I’ve observed that a lot of songwriters eventually become formulaic and predictable as they get older and “figure out” music, but Sting still feels like he’s discovering music for the first time, and he plays in many genres. You can sense that he’s writing from a real place of inspiration and enjoyment. I hope music is always like that for me.
Can you talk us through your creative process – for example; how you typically go about formulating new songs, where you guys jam/ practice as a band, and how you decide what riffs or ideas are worth developing?
Ideas for songs never seem to come at a time when it’s convenient to try them out on a guitar, so I started using my phone voice recorder. Every Wonderbad song once started as a little voice memo of me humming or mumbling an idea, likely while I’m driving or trying to fall asleep. I probably have a thousand of those by now. (The thought of someone scrolling through all that after I die crosses my mind a lot.) Later, I’ll sit down with a guitar and revisit the voice memos. If one starts to sound like a song, I’ll make a demo recording of it. Then it’s just experimenting from there. I may ask for feedback from friends, or collaborate with current band members to get ideas in their area of expertise.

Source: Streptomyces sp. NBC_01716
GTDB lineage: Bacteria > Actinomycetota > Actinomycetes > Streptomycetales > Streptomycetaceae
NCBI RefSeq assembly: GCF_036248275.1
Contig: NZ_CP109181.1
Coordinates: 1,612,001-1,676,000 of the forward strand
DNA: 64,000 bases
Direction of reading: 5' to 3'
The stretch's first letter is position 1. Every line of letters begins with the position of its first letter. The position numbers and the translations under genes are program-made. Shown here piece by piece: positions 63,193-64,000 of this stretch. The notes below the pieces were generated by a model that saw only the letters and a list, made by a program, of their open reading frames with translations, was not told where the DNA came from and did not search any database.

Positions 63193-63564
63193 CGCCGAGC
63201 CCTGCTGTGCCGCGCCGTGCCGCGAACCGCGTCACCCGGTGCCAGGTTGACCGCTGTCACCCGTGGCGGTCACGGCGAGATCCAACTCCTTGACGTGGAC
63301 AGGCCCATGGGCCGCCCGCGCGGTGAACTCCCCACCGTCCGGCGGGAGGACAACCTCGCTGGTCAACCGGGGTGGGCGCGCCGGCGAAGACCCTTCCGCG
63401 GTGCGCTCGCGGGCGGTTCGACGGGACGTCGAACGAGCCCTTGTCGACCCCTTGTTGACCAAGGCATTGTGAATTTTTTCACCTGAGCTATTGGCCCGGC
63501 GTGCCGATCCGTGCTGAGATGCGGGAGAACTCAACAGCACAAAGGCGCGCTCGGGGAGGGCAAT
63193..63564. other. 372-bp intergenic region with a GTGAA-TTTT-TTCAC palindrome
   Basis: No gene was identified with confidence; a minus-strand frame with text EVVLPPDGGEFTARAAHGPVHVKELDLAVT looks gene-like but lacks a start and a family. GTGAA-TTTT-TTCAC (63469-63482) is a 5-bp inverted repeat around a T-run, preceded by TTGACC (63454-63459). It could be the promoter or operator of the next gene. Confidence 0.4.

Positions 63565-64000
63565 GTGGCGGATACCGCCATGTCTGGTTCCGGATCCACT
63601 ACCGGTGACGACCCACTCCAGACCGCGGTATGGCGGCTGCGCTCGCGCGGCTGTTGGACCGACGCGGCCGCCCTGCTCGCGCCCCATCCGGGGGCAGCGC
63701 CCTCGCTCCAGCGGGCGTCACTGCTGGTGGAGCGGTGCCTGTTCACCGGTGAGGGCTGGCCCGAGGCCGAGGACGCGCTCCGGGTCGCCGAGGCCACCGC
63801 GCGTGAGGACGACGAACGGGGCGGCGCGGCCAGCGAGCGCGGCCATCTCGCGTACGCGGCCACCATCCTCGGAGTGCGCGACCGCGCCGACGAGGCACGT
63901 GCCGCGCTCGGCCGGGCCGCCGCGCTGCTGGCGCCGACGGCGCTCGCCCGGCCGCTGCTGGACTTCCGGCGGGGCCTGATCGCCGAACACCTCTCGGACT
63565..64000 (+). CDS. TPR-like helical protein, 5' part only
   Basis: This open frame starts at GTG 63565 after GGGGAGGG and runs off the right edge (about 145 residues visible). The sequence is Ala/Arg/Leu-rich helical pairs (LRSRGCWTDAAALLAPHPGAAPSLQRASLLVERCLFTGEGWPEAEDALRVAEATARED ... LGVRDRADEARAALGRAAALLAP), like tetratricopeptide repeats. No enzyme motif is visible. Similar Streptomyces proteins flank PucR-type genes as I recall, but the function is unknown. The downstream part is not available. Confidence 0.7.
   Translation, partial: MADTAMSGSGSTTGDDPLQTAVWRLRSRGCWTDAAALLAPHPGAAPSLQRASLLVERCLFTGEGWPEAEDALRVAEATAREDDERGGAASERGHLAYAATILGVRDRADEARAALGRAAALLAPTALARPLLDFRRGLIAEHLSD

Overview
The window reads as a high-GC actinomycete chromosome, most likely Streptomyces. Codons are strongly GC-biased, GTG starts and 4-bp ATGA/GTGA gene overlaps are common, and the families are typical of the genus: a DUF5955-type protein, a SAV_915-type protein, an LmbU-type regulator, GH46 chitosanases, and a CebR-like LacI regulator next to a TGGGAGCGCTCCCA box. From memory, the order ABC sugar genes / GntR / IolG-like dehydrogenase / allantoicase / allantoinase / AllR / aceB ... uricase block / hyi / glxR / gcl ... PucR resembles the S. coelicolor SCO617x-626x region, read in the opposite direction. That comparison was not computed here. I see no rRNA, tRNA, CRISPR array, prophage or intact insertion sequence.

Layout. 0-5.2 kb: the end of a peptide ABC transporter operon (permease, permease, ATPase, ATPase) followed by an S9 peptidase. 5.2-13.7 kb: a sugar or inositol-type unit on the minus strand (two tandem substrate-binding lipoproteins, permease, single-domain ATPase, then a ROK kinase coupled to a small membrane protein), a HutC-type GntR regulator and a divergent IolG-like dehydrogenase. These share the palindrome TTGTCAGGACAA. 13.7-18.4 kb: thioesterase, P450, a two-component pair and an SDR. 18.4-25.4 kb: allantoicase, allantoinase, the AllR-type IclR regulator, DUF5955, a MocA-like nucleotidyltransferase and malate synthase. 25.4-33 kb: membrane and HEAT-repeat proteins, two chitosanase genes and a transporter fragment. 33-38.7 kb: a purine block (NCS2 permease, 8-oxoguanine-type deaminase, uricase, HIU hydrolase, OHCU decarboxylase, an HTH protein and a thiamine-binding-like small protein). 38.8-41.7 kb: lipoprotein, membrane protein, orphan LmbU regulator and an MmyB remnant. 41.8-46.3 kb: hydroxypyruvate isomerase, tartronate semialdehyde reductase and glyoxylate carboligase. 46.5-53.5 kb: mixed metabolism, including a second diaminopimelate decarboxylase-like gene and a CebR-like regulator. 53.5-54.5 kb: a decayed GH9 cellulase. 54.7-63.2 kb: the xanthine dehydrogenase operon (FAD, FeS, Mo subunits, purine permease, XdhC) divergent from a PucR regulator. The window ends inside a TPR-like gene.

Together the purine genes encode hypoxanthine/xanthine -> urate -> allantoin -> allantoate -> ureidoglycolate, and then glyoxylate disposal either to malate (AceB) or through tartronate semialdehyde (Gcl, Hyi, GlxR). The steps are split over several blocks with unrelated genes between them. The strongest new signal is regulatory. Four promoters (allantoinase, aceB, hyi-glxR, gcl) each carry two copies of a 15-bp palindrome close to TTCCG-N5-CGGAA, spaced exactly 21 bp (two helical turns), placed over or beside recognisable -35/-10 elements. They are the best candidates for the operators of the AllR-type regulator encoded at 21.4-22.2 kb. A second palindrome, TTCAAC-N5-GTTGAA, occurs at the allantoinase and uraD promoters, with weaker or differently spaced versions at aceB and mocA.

Ideas that are worth developing, naturally find their way to higher levels of production. I stitched together a few of those voice memos and released it as a bonus track for “Teach a Man to Fish” on BandCamp, so people could see how a song comes together for me. It sounds pretty funny, but I hoped it would be interesting to listeners and helpful to aspiring song writers.
Of all the songs you’ve written to date, which are your favourite to perform live? Which covers do you like to include, and why those choices?
I always look forward to playing “I Was So Certain”. A lot of my favorite guitar parts are in that one–especially with how the two guitar parts play off each other. The change up at the end of the song is pretty intense. The audience seems to enjoy it too and that’s really what makes it fun for us. For a few shows we played Loudermilk’s “Tooth for a Tooth”. Other than that, covers rarely make the set lists and they never stick around long if they do.
Once we played Nirvana’s “Floyd the Barber” as a sound check for a high school graduation party. The venue was just someone’s backyard, but the acoustics were great for some reason. Afterward we listened to the phone video recording and were very surprised at how good it turned out. The video is posted on Instagram and is one of our most viewed videos.
Speaking of live performances, the pandemic forced a halt to gigging literally everywhere! How did you guys spend your time in a creative sense during that period, what impact did it have on you, and how have you bounced back since all the restrictions lifted?